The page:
||The quality of the actors' performances in the game (including voice acting).
||How smart (or dumb) you perceive the game's artificial intelligence to be
||How well the game mechanics work (player controls, game action, interface, etc.)
||The quality of the art, or the quality/speed of the drawing routines
||How much you personally like the game, regardless of other attributes
|Sound / Music
||The quality of the sound effects and/or music composition
|Story / Presentation
||The main creative ideas in the game and how well they're executed
|Overall MobyScore (16 votes)
MobyRanks are listed below. You can read here
for more information about MobyRank.
In the end, Baldur's Gate is an excellent hack n' slash RPG. It's a deep, excellent and, needless to say, an engaging title. Fans of the series really owe it to themselves, as do casual gamers looking for a fun game. While it may be a bit short, only ranging 15 hours of gameplay time, the game is worth replaying just for the co-op mode. Gameplay aside, the game's technological aspects, such as visuals and sound, are truly fantastic, and define the term next-generation. Baldur's Gate: Dark Alliance is worthy of a purchase. Check it out, and then thank Interplay, Black Isle and SnowBlind for one hell of a game.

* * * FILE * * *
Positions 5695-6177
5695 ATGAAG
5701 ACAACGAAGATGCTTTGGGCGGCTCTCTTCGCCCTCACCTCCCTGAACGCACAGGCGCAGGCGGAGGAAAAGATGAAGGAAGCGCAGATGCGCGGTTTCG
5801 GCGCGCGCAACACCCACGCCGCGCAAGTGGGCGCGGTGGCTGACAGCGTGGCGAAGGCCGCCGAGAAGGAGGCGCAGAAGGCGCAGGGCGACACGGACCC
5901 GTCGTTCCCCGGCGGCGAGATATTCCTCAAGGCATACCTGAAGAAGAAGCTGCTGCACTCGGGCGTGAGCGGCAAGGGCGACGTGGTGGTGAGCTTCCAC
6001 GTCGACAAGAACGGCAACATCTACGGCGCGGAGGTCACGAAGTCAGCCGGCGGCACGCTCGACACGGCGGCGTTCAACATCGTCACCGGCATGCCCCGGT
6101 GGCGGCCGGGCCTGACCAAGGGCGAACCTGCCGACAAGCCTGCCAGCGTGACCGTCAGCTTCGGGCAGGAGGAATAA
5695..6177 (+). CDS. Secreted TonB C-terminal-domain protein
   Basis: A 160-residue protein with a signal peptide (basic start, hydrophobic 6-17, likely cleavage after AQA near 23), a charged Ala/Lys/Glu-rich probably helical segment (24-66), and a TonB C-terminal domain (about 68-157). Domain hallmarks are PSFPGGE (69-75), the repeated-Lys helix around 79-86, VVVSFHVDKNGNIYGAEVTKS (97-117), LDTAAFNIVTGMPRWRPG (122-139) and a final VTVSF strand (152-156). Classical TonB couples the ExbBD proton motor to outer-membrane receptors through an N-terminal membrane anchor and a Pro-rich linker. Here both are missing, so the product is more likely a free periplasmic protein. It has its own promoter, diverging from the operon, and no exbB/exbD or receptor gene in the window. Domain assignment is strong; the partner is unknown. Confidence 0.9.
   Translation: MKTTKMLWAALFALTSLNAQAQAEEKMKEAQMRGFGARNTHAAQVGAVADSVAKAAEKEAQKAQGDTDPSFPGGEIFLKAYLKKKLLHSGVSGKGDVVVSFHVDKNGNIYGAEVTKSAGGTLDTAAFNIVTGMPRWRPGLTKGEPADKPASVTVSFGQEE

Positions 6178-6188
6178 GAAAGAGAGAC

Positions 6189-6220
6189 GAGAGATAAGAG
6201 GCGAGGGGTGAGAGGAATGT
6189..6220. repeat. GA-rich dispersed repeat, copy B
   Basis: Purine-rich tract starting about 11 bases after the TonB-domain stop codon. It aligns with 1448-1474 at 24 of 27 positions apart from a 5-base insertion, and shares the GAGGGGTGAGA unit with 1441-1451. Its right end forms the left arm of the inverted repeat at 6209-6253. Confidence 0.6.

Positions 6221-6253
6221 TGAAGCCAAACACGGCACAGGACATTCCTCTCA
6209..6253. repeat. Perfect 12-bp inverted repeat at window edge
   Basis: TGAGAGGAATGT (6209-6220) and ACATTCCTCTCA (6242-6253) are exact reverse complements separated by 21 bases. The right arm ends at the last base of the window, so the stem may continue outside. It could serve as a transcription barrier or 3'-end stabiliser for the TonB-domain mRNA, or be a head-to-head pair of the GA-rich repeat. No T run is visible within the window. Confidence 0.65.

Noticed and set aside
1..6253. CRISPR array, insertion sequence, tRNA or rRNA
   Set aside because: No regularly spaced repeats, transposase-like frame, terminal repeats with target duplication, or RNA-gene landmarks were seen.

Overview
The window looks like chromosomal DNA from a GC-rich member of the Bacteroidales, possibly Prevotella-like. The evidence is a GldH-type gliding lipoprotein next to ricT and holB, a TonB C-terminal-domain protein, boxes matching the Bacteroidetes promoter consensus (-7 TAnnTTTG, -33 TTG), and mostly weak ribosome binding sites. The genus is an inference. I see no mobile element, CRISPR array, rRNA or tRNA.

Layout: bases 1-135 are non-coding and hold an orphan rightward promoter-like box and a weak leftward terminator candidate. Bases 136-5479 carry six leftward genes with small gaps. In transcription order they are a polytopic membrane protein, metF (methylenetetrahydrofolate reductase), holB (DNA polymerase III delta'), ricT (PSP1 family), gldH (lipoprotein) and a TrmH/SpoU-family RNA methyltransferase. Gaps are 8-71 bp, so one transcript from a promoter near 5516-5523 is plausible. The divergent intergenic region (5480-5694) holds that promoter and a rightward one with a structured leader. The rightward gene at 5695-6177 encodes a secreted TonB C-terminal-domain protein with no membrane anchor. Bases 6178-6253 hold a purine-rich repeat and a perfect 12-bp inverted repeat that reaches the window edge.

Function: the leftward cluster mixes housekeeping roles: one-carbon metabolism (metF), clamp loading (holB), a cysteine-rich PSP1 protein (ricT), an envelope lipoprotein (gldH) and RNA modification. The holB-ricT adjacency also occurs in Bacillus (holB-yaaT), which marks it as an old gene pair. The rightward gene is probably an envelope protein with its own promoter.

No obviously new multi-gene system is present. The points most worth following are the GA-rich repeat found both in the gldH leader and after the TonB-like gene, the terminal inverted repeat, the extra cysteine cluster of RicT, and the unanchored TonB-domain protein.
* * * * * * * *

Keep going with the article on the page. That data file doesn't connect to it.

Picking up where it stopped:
Action games that tread into role-playing territory (a.k.a. members of the Diablo family) tend to have a lot of things in common: tons of action, lots of ways in which to develop your character, and mountains of fun when you introduce more than one player to the mix. Baldur?s Gate: Dark Alliance 2 was clearly cast from the same mold, though it was forged with some exotic curves and bends to make it stick out in the crowd.
Hervorragender Nachfolger zu einem der besten Playstation 2 Spiele. So müssen Fortsetzungen aussehen!
Game Over Online
Anything else I can think of is really just nitpicking, or a complaint about a difficult part of a given dungeon. While Dark Alliance II is still, at its core, a game where you run at people shouting and cut them in half, and as such, suffers from the inherent flaws in the "run at people shouting and cut them in half" genre, it's a versatile and entertaining example of its breed. It isn't going to win any new fans over to the genre, but it is very good at what it does.
Overall, I would highly recommend this game to most people. It is probably the best hack and slash game out there. The story is well done, even more so if you have played the first. The game has a very nice ?pick up and play? type of feel to it, with plenty of save points all around so players don?t have to worry about needing at least a half an hour available to play. It is at its finest when playing with two players, though it still holds its own in the single player experience. On top of all this, the addition of Dungeons and Dragons features and lore make Baldur?s Gate: Dark Alliance II a safe choice for either rental or purchase.